We also know from the school biology course thatin the normal formation of the human body (read: without various congenital abnormalities), most of our genetic information is encoded in 23 pairs of chromosomes. But have you ever wondered why these pairs are exactly 23? Why not 24, 25 or even 16? And in general, why are chromosomes an even number? Let's figure it out.
DNA and chromosomes
To understand what chromosomes are, you first need tounderstand what DNA is. DNA is a complex molecule found in all plants and animals. It is contained in almost every cell of the body and carries all the information necessary to maintain the vital functions of the body, ensure all internal processes and, most importantly, reproduce. DNA is the main method of transmitting hereditary information and in the process of reproduction part of the DNA is transferred from both parents to the offspring.
See also: CRISPR helped to create a new species with one giant chromosome
Such a huge amount of information thatcarries our DNA, should take quite a lot of "space". And indeed it is. If you "stretch" the DNA contained in just one cell, then its length will be about 2 meters. And our body has a rather clever packaging system for all this data. And the chromosome helps with it.
Why exactly 23 pairs of chromosomes
Immediately it is worth noting that the number of 23 pairsThe chromosome is not universal among sentient beings. First, humans are “diploid” species, which means that the majority of our chromosomes form matched pairs (although there are also species that have an odd number of chromosomes). This simplifies the storage of information. However, the complexity of the organization of the species does not depend on the number of pairs of chromosomes. So, for example, some types of frogs have 18 pairs of chromosomes, and shrimps have 90 pairs!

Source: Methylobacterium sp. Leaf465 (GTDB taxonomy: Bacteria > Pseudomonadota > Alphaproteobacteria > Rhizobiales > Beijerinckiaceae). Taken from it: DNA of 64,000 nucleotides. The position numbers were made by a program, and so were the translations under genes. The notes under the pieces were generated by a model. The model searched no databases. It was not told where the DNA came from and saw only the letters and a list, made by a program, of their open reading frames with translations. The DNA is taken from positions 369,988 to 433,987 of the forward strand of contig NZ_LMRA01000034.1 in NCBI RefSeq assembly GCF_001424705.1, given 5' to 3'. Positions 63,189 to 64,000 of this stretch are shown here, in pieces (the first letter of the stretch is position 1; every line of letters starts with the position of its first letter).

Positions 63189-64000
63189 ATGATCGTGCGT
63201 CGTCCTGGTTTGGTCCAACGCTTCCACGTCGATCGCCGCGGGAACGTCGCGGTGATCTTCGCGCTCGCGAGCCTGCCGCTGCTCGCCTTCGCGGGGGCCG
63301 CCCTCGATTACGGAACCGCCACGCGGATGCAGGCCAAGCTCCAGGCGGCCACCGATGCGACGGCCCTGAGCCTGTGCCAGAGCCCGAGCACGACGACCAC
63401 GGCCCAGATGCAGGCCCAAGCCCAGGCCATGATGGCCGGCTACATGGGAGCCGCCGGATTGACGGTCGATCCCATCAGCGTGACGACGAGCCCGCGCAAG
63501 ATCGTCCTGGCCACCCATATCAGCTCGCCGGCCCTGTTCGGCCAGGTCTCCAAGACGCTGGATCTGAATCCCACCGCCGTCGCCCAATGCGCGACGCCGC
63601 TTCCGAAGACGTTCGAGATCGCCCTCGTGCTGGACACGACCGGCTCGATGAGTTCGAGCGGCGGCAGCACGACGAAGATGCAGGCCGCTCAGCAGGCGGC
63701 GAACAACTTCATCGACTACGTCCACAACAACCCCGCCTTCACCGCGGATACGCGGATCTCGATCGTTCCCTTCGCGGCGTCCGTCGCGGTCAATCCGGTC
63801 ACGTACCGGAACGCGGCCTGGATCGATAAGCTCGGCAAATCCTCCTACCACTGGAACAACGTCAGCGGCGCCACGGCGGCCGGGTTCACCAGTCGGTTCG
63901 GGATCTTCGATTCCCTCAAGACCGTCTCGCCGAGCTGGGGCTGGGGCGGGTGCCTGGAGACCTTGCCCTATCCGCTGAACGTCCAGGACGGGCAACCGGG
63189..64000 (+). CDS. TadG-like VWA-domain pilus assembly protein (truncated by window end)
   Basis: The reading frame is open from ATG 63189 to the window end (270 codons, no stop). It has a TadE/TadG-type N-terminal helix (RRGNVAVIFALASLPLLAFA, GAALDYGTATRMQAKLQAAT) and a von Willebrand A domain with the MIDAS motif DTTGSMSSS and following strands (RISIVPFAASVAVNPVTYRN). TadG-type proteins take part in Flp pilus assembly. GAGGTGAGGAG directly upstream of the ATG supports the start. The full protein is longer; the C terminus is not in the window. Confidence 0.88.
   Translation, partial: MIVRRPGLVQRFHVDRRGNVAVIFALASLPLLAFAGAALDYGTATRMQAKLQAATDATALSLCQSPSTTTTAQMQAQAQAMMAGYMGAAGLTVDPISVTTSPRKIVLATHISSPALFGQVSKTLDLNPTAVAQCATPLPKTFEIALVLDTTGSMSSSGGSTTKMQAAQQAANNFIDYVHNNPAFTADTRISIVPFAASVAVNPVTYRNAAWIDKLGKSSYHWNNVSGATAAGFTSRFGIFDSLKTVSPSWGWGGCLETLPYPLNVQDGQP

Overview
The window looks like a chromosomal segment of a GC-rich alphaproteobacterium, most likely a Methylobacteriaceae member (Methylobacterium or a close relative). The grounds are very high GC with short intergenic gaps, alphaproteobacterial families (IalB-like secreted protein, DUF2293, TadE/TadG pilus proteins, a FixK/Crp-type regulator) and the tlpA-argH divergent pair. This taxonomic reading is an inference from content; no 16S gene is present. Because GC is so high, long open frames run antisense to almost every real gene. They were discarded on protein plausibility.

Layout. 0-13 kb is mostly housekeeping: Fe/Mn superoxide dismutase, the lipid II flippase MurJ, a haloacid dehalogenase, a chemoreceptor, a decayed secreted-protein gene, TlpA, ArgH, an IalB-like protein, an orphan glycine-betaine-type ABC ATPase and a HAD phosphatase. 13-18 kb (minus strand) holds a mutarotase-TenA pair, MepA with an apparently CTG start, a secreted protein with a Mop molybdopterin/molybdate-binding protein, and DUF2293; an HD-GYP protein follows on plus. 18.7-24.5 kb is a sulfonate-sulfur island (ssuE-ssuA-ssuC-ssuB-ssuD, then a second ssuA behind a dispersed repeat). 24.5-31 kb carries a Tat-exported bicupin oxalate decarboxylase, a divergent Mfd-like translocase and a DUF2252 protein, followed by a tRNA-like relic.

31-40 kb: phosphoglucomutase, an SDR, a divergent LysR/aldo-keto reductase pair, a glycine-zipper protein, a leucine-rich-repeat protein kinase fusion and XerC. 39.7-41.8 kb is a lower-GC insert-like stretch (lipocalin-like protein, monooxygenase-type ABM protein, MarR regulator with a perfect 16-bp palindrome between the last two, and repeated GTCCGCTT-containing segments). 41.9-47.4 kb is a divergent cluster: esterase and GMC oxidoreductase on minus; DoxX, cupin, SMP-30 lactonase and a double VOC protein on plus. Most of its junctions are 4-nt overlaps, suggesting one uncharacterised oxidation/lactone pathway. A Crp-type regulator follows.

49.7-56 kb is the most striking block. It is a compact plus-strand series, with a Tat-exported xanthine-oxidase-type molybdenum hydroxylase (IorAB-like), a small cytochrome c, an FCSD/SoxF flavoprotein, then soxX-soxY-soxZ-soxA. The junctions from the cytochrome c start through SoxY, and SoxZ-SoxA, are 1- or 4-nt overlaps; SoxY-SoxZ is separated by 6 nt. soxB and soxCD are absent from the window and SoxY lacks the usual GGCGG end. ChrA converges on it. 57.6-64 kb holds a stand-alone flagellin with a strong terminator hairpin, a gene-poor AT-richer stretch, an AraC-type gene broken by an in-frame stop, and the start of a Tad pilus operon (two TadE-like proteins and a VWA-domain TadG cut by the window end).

Who would have thought, but this tiny species has more chromosome pairs than humans
"People have 23 pairs of chromosomes, whilegreat apes (chimpanzees, gorillas, and orangutans) have 24 pairs of chromosomes, ”says Belen Hurl, a researcher at the National Research Institute for the Human Genome. “This is due to the fact that in the evolutionary line of man the two chromosomes of the ancestors of the monkey merged into one. Thus, a person has one less chromosome pair. This is one of the main differences between the human genome and the genome of our closest relatives. It can be said that this quantity is historically conditioned. At the same time, it cannot be denied that the number of chromosomes in the distant ancestors was different, but such a set of genes did not allow them to exist normally and therefore the organisms "had to" change. "
What happens if the number of chromosomes changes
Increase or decrease in the number of chromosomes inthe adult organism can hardly happen. But this can happen during the formation of the fetus in the womb. One of the most common forms of chromosome pathology is trisomy, which consists in the presence of an additional chromosome in the cells. One of the well-known results of trisomy is Down syndrome, which is a condition caused by the presence of three (and not two) chromosomes in 21 pairs. The loss of one chromosome in a cell is called monosomy and describes a condition in which people have only one copy of a certain chromosome per cell, not two.
An odd number of chromosomes makes it harderthe process of reading information or disrupts the operation of some systems (for example, the absence of sex chromosomes in a number of congenital diseases does not allow progeny). Thus, the historically formed number of 23 pairs of chromosomes allows us to live on this planet and preserve the integrity of our species.
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